Due to dissatisfaction with healthcare quality and the high cost of living, a new study is suggesting that many Americans may be putting their physical well-being on the back burner.
According to private professional services organization Deloitte Center for Health Solutions and its fourth annual survey of healthcare consumers, 75 percent of U.S. consumers say they have changed their spending on healthcare as a result of personal economic conditions, with 20 percent saying they are spending less than last year and 13 percent significantly so.
"A new trend has emerged this year suggesting that economic uncertainty has clearly altered spending habits with many consumers reporting an impact on their out-of-pocket healthcare expenses," said Paul Keckley, executive director at Deloitte. "Regardless of the type of healthcare system, government-run or private, consumers around the world are feeling the pinch."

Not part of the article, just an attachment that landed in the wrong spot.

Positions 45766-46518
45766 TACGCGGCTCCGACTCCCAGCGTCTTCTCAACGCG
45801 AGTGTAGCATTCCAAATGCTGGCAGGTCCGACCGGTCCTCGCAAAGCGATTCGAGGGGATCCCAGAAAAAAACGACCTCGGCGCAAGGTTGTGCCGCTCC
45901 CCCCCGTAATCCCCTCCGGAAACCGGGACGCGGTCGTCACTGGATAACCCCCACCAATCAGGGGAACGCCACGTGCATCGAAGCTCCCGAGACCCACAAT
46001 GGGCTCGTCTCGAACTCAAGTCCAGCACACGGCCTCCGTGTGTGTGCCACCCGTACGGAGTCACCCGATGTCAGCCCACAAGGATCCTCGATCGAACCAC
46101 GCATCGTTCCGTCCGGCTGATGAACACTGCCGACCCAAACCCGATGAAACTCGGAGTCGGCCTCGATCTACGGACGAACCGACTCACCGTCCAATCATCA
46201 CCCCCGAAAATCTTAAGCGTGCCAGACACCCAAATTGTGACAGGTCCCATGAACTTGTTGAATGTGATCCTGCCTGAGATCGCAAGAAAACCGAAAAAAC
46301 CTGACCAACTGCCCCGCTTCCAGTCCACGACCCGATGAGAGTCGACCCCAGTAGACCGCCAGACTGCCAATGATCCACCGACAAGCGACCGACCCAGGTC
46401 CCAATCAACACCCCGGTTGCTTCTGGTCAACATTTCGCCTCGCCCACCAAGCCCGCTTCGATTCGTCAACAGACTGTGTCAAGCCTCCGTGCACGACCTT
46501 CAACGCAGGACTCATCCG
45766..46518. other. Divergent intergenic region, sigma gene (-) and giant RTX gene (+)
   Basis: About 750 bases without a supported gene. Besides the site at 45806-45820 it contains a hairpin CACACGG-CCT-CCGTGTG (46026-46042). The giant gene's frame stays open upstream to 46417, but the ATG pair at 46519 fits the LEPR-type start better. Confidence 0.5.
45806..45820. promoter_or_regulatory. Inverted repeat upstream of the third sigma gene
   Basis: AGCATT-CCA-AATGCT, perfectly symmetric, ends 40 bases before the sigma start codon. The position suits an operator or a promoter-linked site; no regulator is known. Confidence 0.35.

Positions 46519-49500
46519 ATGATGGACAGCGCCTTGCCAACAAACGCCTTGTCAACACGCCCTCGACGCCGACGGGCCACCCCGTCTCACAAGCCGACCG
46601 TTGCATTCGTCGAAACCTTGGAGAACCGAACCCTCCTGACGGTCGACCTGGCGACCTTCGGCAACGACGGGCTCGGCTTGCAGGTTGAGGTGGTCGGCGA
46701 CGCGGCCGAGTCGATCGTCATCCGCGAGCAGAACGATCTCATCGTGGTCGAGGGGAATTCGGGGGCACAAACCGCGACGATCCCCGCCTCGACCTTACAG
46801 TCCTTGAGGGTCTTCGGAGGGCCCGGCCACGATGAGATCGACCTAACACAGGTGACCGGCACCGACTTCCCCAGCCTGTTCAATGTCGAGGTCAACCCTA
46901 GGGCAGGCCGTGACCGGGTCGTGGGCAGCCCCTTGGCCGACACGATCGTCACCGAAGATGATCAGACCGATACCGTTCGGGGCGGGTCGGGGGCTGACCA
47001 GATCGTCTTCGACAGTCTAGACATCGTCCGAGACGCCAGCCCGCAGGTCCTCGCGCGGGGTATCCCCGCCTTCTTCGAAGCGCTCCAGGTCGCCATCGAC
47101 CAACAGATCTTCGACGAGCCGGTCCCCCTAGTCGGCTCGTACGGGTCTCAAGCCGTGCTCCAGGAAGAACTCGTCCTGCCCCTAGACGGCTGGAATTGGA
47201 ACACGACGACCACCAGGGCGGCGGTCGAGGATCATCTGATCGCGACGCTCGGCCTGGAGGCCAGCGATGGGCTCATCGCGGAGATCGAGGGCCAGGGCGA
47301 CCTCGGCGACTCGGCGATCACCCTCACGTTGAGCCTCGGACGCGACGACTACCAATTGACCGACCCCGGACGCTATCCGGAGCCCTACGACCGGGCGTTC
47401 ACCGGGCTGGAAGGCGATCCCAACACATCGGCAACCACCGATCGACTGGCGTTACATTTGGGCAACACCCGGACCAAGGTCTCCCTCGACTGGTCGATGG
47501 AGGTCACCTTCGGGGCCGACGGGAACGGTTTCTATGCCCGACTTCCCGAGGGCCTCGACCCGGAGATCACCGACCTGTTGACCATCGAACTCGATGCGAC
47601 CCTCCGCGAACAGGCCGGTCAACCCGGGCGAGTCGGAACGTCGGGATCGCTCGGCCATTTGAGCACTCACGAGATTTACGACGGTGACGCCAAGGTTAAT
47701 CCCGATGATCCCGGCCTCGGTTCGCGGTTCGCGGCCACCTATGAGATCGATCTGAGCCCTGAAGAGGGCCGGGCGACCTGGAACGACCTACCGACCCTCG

The survey, which included 15,000 consumers from 12 different countries, also found that Americans often skipped seeing a doctor when they needed treatment and nearly 50 percent of them did so because they couldn't afford it.
While insurance agents may not be able to solve the country's healthcare crisis, they can impress upon their health insurance leads that having coverage is vital to their financial and physical well-being.